If you left home after high school, heading back can be a complicated experience. No matter how much you've changed in your new life in the big city, it's easy to find old emotions -- feelings you thought long dead and forgotten -- come roaring back, and dealing with them can be a challenge. Personally, I've found the best way is to just act like a total rock star and show off how cool you've become.
I mean, I'm not saying that you should drive your BMW in donuts on the front lawn of that guy who stole your girlfriend when you were 14, but hey, if you've got a BMW, I won't tell. If you don't have a BMW, then ...
I know what you're thinking. "I should call everyone up and see if they wanna haaaaang!" That's what your brain says, good-naturedly. But your brain is an idiot. That's how loser brains think. Punch your loser brain in its brain-nuts, because it has led you into a trap. If you call your friends and tell them you're there, you will betray that you care about what they think, and will therefore have already lost. Remember, you're so important now that you barely acknowledge their existence. And that's where Facebook comes in.
Because of Facebook's confusing privacy settings and, let's face it, blatantly predatory relationship with their users, the site provides you with a wealth of information about all your old high school friends. Simply hire some high-level hackers to attack someone's Facebook profile, and they can easily learn anything about their private life you want. If you're doing this on the cheap, then you can probably figure out their daily schedule, roughly -- when they go to the gym, when they get off work, their primal fears.
Learn to see committed relationships as the thermal exhaust ports in the Death Stars of our lives.
The next step is simple: Appear at those places, dressed in the most expensive clothes that you just bought for this very occasion and then washed twice to make it look like it ain't no thing. "Oh, hey Kevin," you'll say, shortly after ordering some weird, made-up coffee like a macchiato, "Funny seeing you here. Yeah, I just got back in town a few days ago. I'm here on business." No need to specify what kind of business, I'm sure they'll remember.
Let's face it: Because you left Bumfuck Doodyville to go live in somewhere cool like Los Angeles or Whatever Cities Florida Has, people are going to expect you to be sorta cocky and condescending. So you have to subvert expectations by being cocky and condescending, obviously, but don't let them know that's what you're doing. For example, remember that since you've traveled so much and are now so worldly and awesome, you haven't caught up with those pointless old skills like "remembering when stores close" or "dealing with the weather."
Haha, no way that's a real picture.
How do you illustrate your superior incompetence? I'll give you an example.
"If we're going to hang out at home, we better buy some beer now," your friend Leroy says, checking his watch (He still wears a watch! How quaint!), "It's almost 8 O'clock."
"HAHAHAHAHAHA!" You laugh, "HAHA! HAHAHAHA! HA! HAHAHAHAHAHAHA!" Continue laughing, shaking violently in your seat like you're suffering a massive seizure. Laugh until your throat is raw and tears run from your bright red eyes like water from a broken faucet. "AHAHAHAHAHAHAHAHA! HAHAHAHA!!!!"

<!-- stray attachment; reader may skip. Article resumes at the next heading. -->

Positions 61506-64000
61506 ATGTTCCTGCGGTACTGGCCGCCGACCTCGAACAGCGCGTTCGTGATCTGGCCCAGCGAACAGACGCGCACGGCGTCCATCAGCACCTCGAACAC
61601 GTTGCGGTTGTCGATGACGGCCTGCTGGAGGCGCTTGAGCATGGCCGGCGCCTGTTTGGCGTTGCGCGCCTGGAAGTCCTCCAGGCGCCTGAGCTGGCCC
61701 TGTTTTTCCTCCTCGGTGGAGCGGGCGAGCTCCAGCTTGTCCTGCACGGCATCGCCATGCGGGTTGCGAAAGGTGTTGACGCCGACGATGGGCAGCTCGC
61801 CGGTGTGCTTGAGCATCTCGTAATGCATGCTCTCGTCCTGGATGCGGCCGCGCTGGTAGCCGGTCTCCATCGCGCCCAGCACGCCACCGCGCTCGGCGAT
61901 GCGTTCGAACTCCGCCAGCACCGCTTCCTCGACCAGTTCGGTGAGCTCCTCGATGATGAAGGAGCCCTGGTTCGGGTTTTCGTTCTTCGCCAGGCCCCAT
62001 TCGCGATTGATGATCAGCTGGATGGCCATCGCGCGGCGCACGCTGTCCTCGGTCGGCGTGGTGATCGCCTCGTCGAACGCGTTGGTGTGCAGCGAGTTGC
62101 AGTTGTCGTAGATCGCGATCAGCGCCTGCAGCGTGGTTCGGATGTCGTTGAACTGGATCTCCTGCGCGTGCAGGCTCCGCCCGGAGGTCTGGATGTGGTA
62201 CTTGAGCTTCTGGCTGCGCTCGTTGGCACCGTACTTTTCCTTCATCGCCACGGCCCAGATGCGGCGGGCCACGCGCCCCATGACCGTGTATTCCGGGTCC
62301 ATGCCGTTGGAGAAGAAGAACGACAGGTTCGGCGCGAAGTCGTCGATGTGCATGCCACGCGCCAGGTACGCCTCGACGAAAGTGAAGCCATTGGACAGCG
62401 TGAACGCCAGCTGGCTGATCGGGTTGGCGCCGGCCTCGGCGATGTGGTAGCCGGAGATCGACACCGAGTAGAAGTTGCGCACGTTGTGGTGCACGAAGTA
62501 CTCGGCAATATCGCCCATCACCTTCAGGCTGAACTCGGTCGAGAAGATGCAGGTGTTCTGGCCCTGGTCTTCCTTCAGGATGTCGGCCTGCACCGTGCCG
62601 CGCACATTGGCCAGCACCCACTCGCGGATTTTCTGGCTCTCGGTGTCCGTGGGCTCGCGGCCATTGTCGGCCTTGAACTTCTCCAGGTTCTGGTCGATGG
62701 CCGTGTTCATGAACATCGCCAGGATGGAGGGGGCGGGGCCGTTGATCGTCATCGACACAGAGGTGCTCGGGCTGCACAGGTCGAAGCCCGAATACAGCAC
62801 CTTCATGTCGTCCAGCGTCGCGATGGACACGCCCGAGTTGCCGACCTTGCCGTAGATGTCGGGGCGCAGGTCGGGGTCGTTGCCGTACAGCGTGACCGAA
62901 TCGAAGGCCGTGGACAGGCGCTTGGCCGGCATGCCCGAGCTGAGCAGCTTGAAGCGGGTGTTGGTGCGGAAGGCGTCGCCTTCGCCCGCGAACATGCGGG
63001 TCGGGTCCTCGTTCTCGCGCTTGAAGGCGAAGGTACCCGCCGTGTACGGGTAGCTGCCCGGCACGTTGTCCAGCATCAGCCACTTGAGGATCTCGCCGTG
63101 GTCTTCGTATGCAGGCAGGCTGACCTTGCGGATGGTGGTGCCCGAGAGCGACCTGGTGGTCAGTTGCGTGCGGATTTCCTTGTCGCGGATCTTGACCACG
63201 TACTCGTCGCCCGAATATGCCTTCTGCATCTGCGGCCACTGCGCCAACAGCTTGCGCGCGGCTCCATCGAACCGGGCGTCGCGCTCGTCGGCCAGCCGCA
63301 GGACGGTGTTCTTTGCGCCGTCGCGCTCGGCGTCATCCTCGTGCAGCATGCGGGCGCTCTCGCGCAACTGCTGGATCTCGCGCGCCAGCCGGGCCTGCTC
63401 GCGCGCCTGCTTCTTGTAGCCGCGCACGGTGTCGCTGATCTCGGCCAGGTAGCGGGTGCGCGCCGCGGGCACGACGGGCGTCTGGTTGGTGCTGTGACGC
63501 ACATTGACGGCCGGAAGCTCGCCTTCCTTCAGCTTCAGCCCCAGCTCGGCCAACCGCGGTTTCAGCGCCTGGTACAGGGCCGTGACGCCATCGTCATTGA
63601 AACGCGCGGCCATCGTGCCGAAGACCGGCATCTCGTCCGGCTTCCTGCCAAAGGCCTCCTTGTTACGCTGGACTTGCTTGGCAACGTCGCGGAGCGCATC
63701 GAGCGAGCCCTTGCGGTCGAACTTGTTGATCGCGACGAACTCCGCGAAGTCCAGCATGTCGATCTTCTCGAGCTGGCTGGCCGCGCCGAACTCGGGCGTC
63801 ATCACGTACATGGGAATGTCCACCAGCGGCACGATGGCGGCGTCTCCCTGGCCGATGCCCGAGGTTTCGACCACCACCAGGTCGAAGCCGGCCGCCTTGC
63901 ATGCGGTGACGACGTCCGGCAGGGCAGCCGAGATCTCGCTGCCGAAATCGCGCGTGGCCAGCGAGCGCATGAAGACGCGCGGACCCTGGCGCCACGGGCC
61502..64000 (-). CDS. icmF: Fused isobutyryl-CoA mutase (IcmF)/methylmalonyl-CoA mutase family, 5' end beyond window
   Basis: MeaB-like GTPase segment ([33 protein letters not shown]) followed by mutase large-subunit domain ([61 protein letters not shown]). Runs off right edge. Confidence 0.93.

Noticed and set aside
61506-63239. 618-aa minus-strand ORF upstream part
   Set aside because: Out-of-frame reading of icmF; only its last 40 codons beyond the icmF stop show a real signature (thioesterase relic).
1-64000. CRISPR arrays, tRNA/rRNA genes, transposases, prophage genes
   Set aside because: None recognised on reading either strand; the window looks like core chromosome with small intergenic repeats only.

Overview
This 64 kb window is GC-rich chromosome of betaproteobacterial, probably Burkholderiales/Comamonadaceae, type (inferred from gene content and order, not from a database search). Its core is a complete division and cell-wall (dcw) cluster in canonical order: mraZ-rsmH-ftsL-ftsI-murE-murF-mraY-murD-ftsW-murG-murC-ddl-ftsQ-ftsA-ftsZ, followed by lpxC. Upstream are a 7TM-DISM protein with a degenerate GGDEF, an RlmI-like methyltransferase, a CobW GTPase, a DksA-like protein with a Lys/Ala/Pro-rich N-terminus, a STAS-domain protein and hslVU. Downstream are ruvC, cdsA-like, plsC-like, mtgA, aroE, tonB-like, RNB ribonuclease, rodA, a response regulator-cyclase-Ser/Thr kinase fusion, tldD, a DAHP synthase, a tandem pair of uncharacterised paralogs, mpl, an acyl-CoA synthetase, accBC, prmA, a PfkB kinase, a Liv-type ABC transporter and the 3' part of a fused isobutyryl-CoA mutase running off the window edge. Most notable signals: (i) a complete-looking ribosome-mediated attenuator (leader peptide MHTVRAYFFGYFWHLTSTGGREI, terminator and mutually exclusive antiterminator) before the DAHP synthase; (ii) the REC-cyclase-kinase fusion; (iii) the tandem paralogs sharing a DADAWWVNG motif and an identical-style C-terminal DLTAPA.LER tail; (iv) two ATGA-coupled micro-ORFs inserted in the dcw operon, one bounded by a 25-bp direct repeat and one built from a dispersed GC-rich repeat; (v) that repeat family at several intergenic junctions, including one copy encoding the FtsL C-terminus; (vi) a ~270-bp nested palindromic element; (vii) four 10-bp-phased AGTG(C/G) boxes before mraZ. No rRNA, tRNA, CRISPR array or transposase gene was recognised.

Wet your fucking pants with glee.
When everyone has shut up and all other conversation pieces are long forgotten, explain your delirium. "In the big city," you say, "we have all-night liquor stores!"
Wait through exactly 7.6 seconds of stunned silence.
Felicity sips her beer, while Sinead gives you that subdued glare she's known for.
"AHAHAHAHAHAHA!" You scream, eyes bulging from their sockets like you just ejected yourself onto the surface of Mars. "BAHAHAHAHAHAHAHAHAHAHAHA!" Trust me. They're impressed.
Around this time, Leroy gets an understanding look in his eye, and goes quiet. The four of you lean over your beers.
"We know why you really came back," Felicity says to you. "It's okay. We'll go together."
It's brutally windy by the time you reach the edge of that cliff, the one you hadn't seen since that night in August of 2007. It's clear tonight, clearer than it has any right to be. The full moon stares down at you in unblinking judgement. Your long coat flaps in the wind like a tattered battle flag, and though you can see for miles, the whole world is pitch black. Leroy approaches from behind and squeezes your shoulder.
"You did what you had to do," he says.
"We all did," you answer, but you're not sure who you're trying to convince.
"I never thought you'd be back this shitty town. I thought you were gone forever."
You snap open your old Zippo, light a cigarette, and smile. But your smile has a tint of melancholy. You're complicated like that.
"The past isn't like an old pickup truck," you say. "You can't sell it on Craigslist for $1500 and move on. It follows you. It's like a little gremlin that sits on your desk, watching you work and shitting in your coffee. It's like, no matter how many times you freshen your cup, there's always gremlin shit in it."
"You always did have a way with words."
"Not enough," you say sadly. "Not enough."
"Not enough," you say a third time, and immediately wish you hadn't.
Sinead interrupts your reverie with an annoyed sigh.
"Can we cut this out?" She snaps. "That past is the past. It's time we all moved on."
Felicity tries to interrupt her, but Sinead shushes her with a sudden scowl.
"Some of us have hearts," Leroy whispers, almost to himself. "Not all of us are as cold as you."
"Don't act like you regret it," Sinead shouts. "If you could go back, you wouldn't do a goddamn thing differently. That son of a bitch had to die. We had a chance to stop his work, and we took it. I ain't ashamed, because if we hadn't, everything he did after -- and you know he wouldn't have stopped -- would've been on our conscience. Do you think it would be any easier to live with that?"